This week some of my students are looking at information literacy (IL) in higher education. Now when you read articles or reports about students going to university and using the library, there is an almost inevitable cry of “Why haven’t they come better prepared?” or “They don’t appear to have been taught much about using library resources at school”. Now, I’m not saying that this is never true and some students clearly arrive at a university library knowing as much about library catalogues and online databases as they do about the procreational habits of the lesser spotted dogfish. But the point that I think is often missed is that information literacy in HE is not just about libraries and clearly, those bright young things starting their university careers aren’t completely clueless about finding and using information. So we have to be careful not to compare apples and oranges (or dogfish) as new students who have never been in a large university library are bound to feel a bit confused. I think my memory of going into Edinburgh University Library for the first time as a raw youth from a small town and working class background, was that it was cavernous and cathedral-like – and totally confusing. So I think there needs – to state the obvious – to be more talking done between teacher librarians and university librarians.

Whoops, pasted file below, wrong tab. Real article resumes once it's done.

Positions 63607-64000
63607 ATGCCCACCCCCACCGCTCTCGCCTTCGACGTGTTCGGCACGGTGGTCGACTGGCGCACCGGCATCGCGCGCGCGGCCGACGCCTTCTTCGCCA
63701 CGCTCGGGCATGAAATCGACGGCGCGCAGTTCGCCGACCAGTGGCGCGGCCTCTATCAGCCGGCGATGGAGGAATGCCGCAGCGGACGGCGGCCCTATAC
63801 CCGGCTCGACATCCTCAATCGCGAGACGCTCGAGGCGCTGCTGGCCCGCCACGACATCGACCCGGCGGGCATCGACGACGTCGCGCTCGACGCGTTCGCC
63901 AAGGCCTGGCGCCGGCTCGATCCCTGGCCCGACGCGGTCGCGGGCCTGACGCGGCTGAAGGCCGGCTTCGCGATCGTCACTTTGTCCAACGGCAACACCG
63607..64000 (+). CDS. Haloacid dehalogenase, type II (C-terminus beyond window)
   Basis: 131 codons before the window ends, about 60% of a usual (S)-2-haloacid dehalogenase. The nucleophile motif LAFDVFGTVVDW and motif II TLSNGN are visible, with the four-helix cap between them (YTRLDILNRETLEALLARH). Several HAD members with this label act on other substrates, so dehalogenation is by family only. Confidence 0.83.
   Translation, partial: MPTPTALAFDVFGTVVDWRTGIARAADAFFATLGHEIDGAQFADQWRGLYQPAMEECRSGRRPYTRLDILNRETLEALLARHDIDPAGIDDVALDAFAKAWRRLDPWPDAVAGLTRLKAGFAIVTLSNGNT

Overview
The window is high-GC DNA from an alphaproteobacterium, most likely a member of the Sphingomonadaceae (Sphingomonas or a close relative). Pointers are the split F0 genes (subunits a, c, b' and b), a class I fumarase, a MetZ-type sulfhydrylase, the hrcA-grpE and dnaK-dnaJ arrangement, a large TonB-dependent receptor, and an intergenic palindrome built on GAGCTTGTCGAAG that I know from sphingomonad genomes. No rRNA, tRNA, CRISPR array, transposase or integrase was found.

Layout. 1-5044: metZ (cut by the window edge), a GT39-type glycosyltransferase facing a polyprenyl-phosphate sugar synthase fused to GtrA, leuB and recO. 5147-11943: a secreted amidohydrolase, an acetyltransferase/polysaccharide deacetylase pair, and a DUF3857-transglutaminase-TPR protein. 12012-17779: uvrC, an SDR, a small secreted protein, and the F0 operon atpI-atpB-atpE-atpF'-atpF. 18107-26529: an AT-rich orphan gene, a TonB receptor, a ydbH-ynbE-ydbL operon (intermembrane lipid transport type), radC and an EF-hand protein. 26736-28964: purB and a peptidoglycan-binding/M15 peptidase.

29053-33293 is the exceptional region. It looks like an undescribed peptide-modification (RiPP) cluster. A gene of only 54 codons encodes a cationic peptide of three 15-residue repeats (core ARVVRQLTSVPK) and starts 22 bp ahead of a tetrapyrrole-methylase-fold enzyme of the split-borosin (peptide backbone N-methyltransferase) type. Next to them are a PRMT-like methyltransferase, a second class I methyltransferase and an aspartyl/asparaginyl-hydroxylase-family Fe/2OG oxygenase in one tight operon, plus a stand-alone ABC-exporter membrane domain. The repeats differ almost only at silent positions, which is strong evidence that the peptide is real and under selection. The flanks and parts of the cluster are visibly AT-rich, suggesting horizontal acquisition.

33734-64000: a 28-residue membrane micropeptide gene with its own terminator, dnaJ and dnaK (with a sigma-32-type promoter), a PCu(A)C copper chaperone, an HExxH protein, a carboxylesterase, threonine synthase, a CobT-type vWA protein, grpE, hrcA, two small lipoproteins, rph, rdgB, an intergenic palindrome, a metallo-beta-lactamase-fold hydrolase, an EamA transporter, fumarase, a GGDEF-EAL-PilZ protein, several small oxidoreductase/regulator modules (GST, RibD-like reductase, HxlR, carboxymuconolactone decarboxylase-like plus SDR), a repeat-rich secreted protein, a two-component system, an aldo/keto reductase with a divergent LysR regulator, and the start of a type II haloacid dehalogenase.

It’s March and one of the great pleasures of living by the sea in the south east of Scotland, is to see the first gannets flying past on their way to the Bass Rock. You’ll soon be able to see these majestic birds flocking to the Bass Rock via the webcams at the Scottish Seabird Centre, so check it out and get your students to look at it – wherever you and they are in the world. The gannets are returning from the West Coast of Africa, so are they information literate? Well, I’m sure they’d struggle with a university catalogue but their use of information is unquestioned – how would you get from West Africa to the Firth of Forth with no map, satnav or the power of speech?